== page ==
Triumph! Standing on my good leg, I manoever the wheelchair to the sidewalk in front of the porch. Hopping barefoot down the two steps, I savor sunwarmed concrete under my sole. Scootch the chair along one legged, wiggle my way out the gate, a careful controlled downslope drift to the mailbox; I HAVE ARRIVED. Open the mailbox, caring little whether there be treasure or trash inside: faugh! it is Sunday. There is no mail.
Wheeling disconsolate back into the drive, I spot my overgrown, untended bed of blousy blooming mums, in pink and yellow and peach, autumn blossoms disguised in colors of springtime. I am cheered, as I was meant to be, look my fill, wheel round to face the sun and fall into a snooze. Catnap for me until the sun makes itself scarce and late persistant mosquitos come to feast on my naked foot.
Yesterday also beautiful, and I lie facedown in the grass outside my second home, the Chesapeake Arts Center. A filmmaker from California, here for the Film Fest, keeps me company, listening and talking with quiet intensity. Inside from time to time watching some of the offerings, including his own, Dream of the Lizard; outside again in the retreating sun, we spend a lovely four hours.
Time to leave for Murder Mystery. Coco and I have a wonderful time together in the car, playing games we invent as we go. Rehearsal is brief, but the trip from the parking lot to the restaurant has made me feel burdensome, inconvenient, unwieldy and frustrated. I am therefor cranky, so much so that the cast gives me a wide berth, which is actually not what I need. The Prince understands, and is amazingly obvious in his thoughtfulness, quite a departure, as he tends to be a practitioner of Stealth Kindness. We go for food, and Sid entertains me by steering the chair in a comically dangerous fashion.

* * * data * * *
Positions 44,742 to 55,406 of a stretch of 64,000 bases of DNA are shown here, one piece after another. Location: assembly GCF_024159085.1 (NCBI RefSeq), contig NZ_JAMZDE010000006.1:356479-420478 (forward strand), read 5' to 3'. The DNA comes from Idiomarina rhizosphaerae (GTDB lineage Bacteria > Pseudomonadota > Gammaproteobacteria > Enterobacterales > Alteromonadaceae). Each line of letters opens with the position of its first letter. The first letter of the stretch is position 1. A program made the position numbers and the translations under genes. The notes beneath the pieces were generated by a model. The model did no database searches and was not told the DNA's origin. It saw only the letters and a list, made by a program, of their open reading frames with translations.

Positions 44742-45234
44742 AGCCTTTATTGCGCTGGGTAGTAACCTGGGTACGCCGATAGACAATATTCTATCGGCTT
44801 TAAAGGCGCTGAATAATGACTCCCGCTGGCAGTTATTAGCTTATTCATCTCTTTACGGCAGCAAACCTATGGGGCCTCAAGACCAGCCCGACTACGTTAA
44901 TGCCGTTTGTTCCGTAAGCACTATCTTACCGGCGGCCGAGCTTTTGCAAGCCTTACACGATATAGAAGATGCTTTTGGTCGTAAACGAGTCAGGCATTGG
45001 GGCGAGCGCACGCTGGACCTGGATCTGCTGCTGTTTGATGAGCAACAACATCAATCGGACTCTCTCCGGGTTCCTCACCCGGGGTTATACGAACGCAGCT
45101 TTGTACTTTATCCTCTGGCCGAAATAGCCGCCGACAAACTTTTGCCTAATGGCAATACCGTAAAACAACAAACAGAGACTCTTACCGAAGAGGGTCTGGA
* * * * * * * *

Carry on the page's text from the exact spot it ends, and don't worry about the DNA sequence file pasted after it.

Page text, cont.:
When we finish, the Prince carries me, tossed like potatos over his shoulder, the short distance to his car. I suppose this place, one of his usual haunts, is accustomed to his outrageous antics, as no one seems to think this behavior unusual. Certainly it's preferable to returning to my wheeled cage.
We return to the Rod and Reel, and while I am putting on my makeup in the bathroom, the men clear a path for me in the crowded back storage space that is our safe room, setting up an area in which I can apply makeup to our ghosts. I am fortunate to work with such considerate people. The show goes well despite my feelings of inadequacy, and we revisit the bar where we'd had dinner. A young man named Montiego has not moved from the stool he occupied when Sherri introduced us more than four hours ago. Swearing that he is not hitting on me, he proceeds to flatter me shamelessly. I am charmed, though unconvinced. Still, he is amusing company, discussing cities, football, food and strip clubs with me in a fairly random fashion.
Two beers are not enough to put me to sleep, so I am a lucid passenger for Coco. We invent another game and tell each other stories. Arriving home, we find Hawk's car out front. He doesn't wake, though we are far from quiet in our entry. Three am finds me working my way up the stairs to sleep, for the first time in three weeks, beside my husband in our waterbed.